V.E. Drach – Ph. D. (Eng.), Associate Professor, EIU1-KF, Kaluga branch of the Bauman MSTU. E-mail: firstname.lastname@example.org
A.V. Rodionov – Ph. D. (Eng.), Associate Professor, EIU2-KF, Kaluga branch of the Bauman MSTU. E-mail: email@example.com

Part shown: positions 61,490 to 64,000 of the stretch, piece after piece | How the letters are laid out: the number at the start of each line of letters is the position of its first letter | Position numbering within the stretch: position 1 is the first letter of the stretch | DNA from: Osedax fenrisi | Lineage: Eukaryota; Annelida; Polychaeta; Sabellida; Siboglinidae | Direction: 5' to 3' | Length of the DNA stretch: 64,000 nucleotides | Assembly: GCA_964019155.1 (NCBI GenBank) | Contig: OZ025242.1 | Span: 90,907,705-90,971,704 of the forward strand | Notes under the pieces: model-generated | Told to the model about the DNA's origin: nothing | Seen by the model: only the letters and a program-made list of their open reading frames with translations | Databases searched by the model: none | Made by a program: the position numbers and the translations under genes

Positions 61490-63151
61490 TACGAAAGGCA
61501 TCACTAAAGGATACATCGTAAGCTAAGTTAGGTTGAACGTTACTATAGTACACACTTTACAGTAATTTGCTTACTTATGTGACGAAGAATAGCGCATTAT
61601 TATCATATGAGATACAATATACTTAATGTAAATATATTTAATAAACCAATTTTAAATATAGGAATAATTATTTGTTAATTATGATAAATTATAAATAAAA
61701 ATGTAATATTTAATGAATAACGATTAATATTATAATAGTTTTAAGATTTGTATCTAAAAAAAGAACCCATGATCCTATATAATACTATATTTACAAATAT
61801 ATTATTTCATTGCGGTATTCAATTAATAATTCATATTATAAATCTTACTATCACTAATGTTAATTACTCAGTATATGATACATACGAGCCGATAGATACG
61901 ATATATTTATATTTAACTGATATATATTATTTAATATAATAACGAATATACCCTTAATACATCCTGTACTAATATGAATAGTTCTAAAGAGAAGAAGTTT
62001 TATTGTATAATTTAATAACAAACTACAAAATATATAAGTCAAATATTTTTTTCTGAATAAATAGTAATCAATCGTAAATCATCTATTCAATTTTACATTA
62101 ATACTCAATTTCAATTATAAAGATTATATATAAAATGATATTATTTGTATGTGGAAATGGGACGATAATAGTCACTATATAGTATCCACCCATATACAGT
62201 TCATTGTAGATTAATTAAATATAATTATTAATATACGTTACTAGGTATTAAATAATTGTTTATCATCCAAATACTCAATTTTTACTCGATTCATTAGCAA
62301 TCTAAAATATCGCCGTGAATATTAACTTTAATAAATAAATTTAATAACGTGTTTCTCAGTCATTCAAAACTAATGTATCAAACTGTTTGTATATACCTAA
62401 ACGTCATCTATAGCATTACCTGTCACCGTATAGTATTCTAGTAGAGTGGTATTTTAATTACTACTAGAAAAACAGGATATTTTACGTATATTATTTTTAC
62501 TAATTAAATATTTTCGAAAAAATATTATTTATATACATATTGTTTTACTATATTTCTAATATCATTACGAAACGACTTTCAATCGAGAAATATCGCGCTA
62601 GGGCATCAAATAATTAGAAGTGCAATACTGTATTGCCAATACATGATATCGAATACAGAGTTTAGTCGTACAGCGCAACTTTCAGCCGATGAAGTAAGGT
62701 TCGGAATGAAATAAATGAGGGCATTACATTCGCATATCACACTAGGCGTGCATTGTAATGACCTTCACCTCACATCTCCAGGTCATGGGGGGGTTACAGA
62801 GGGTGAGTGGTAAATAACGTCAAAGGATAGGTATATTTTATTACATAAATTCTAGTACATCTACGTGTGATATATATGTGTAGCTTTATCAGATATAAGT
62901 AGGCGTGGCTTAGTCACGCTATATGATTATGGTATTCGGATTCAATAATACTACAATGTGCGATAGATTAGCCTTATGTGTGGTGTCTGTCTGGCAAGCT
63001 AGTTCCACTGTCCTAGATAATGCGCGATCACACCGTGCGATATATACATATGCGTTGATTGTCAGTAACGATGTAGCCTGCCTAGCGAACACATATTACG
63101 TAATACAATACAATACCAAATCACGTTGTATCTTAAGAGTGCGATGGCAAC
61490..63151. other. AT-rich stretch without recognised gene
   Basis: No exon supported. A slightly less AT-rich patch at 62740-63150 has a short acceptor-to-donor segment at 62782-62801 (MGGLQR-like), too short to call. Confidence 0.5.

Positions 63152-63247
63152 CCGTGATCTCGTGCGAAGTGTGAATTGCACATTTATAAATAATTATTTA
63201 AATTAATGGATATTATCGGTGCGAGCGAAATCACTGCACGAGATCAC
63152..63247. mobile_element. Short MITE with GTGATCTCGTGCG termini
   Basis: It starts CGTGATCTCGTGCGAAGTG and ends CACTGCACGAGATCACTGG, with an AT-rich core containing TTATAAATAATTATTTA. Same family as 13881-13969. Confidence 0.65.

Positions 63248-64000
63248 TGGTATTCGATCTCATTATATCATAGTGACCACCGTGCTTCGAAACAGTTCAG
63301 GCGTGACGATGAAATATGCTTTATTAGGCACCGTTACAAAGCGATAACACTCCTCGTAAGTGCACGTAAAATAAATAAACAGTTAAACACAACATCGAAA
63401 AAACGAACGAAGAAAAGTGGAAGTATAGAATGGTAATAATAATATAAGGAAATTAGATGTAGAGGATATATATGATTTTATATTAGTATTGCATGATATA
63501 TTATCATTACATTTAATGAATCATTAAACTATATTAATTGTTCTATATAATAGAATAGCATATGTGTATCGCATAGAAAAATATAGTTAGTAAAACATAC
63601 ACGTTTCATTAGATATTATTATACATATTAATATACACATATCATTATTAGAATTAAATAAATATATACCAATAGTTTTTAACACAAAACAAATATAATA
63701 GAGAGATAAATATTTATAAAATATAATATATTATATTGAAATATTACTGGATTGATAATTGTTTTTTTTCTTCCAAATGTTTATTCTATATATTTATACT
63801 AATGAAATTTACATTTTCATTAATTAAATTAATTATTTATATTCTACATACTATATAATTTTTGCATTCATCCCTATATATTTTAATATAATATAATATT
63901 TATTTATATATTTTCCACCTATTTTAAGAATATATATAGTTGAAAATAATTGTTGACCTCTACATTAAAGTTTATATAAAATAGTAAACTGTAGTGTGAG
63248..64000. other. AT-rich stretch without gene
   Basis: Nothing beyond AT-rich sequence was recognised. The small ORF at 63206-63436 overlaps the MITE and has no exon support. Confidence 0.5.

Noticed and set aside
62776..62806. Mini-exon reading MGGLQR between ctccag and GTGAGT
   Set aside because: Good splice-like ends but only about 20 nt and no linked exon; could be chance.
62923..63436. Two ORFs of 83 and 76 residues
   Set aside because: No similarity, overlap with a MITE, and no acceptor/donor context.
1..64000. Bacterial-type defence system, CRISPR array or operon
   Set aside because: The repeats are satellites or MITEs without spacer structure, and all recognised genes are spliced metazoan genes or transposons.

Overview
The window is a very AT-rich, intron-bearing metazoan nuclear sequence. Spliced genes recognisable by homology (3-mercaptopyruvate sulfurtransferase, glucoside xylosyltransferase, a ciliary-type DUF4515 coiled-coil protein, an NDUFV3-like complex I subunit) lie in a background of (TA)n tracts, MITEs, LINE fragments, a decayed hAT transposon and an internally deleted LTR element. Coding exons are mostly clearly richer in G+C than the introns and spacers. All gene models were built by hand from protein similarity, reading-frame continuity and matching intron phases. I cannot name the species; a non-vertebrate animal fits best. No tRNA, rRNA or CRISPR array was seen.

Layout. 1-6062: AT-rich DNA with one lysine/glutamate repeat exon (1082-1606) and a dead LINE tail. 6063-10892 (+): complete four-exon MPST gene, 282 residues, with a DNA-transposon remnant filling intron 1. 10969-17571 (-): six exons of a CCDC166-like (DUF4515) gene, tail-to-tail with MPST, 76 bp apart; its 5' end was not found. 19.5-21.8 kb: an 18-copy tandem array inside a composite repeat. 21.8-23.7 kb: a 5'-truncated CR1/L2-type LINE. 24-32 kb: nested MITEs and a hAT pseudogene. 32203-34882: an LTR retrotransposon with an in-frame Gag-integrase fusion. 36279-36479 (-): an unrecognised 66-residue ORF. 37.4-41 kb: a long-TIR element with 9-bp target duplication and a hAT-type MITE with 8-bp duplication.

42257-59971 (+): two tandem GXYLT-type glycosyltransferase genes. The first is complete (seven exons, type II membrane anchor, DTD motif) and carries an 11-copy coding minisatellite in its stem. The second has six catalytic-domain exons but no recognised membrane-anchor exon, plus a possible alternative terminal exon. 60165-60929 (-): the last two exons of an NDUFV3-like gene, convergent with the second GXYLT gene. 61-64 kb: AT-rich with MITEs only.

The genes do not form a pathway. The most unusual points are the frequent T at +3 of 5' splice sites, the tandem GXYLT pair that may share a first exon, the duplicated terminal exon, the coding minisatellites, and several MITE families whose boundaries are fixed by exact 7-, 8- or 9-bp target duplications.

Today, the development of telecommunication and computing devices depends on semiconductor industry advances. The growth of the semiconductor industry is based upon an observation by Gordon Moore (co-founder and Chairman Emeritus of Intel Corporation), who predicted that the number of transistors on an integrated circuit doubles approximately every two years – an observation that has since become known as Moore's Law. This remarkable accomplishment has been achieved through a phenomenon known as scaling – a systematic shrinkage of the single device dimensions. In the main this has been achieved by advancements in device fabrication techniques and in particular, advancements in lithographic techniques that allow ever-decreasing dimensions to be defined. However, despite the historical success of scaling, it is now obvious that the continued performance enhancements in CMOS circuits that the industry has become accustomed to, cannot be achieved by scaling alone. Silicon planar MOSFETs are fast approaching their scaling limitations and new device structures are being investigated with the intention to replace the current planar silicon-only MOSFET. The alternative devices are discussed, such as tunneling FET, nano-electro-mechanical switch, single electron transistor, Mott FET, quantum cellular automata, atomic switch, SpinFET, graphene based transistors. All the alternative devices could be divided into two classes: charge-based devices and non-charge devices. New materials, ideas and technologies are being discussed. This paper is an overview of the leading advanced nanoelectronic devices, noting key features and potential challenges.
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